No. 899 Navy Air Squadron (899NAS) Hunter service

Six years after the disbandment of the Fleet Air Arm’s last Hunter Squadron, the type made a comeback in 1978. A decision was reached between the Royal Navy and British Aerospace to convert two T.8 Hunters to T.8M standard, to assist in training the new generation of Fleet Air Arm Sea Harrier pilots.
These aircraft would have the Ferranti Blue Fox radar, standard equipment on the Sea Harrier. This was fitted in a similarly shaped radome mounting on the nose, and half the cockpit would also have instrumentation that mirrored the cockpit layout of the Sea Harrier.
A third Hunter T.8, XL580, was later added to the contract.

The first Hunter T.8M, XL602 was first flown in January 1979, and was flown to British Aerospace’s Dunsfold airfield for trials, where it remained until it’s retirement in 1995.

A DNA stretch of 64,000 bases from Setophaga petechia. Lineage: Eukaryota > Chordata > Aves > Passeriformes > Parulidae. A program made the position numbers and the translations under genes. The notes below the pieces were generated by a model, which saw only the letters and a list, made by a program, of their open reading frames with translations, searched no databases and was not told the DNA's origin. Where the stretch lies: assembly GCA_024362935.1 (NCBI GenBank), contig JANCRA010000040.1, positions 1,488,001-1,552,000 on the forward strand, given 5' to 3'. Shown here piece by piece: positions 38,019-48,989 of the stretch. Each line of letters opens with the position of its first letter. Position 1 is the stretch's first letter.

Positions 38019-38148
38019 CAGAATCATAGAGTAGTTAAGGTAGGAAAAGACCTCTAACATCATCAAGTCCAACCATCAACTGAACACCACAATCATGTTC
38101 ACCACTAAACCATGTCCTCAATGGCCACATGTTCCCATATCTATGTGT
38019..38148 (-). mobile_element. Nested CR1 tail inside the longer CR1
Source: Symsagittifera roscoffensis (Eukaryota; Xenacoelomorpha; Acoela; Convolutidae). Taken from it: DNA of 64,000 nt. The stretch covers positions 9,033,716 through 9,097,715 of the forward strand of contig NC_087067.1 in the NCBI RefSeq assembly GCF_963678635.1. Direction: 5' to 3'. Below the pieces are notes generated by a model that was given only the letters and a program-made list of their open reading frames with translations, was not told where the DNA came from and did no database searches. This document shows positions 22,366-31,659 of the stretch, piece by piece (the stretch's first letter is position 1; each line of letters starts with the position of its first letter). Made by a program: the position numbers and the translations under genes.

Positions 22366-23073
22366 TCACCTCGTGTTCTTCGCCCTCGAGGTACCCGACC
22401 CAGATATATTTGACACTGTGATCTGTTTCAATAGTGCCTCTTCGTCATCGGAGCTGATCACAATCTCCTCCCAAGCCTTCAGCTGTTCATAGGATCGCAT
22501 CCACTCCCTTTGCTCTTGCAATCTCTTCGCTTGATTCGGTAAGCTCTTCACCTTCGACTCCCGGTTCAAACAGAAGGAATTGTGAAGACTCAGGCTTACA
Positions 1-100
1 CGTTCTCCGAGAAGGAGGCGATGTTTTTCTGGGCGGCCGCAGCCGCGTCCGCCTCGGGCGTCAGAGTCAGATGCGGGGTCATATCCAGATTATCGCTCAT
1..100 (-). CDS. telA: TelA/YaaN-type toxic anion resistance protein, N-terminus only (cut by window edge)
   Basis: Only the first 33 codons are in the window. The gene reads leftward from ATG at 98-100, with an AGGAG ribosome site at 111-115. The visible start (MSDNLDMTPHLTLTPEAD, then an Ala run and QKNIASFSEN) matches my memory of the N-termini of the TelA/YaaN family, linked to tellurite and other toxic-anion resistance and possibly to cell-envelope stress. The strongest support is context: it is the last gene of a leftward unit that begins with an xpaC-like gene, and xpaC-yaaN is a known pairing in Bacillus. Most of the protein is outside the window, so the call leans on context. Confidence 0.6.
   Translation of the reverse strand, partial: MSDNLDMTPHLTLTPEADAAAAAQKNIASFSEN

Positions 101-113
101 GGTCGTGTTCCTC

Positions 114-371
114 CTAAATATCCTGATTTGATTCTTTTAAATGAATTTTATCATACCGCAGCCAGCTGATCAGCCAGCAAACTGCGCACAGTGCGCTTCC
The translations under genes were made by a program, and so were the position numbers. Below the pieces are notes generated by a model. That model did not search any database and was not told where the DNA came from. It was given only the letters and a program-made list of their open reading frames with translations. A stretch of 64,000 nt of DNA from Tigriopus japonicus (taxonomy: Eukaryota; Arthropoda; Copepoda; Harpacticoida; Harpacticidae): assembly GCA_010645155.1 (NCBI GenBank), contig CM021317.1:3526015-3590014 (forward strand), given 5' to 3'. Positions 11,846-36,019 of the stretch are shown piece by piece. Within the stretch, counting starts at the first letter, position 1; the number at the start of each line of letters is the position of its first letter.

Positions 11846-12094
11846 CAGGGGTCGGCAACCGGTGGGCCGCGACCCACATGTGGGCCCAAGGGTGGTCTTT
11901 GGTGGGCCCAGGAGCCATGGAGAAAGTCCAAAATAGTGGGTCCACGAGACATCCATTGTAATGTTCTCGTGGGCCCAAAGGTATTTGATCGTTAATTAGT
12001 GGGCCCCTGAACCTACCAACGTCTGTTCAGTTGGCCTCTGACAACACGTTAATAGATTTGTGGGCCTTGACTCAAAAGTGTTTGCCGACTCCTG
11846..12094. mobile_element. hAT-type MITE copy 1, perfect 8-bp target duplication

The second converted aircraft, XL603, was sent to the Royal Signals and Radar Establishment at Bedford, also for trials. XL580 was the last of the three to fly, but was the first aircraft released for Fleet Air Arm service at Yeovilton, arriving in August 1981. Four months after the Squadron had reformed as a Sea Harrier Squadron, XL603 was released for Squadron service during 1983.

XL580 and XL603 remained in service until 899 NAS received its full compliment of F/A2 Sea Harriers in 1994. Declared surplus to requirements the two airframes were passed onto the Fleet Requirements and Air Direction Unit (FRADU), who placed them in open store at Yeovilton, thus bringing to an end, the Hunter’s second ‘life’ as a Fleet Air Arm aircraft.

899 NAS Hunter images

At present there are 4 images are available to download.

The first Hunter T8M delivered to 899 NAS, XL580 on the taxiway at RNAS Yeovilton - early 1980s.

[© Richard Parkhurst]

The two 899 NAS T.8Ms on the apron at RNAS Yeovilton - mid 1980s.

[© Andrew March]

T8M XL580 on the way back to FRADU dispersal after a 899NAS sortie. early 1990s.

[© Richard Parkhurst]

Hunter T8M XL603 on display at RNAS Yeovilton's Air Day in 1993.

[© Richard Parkhurst]

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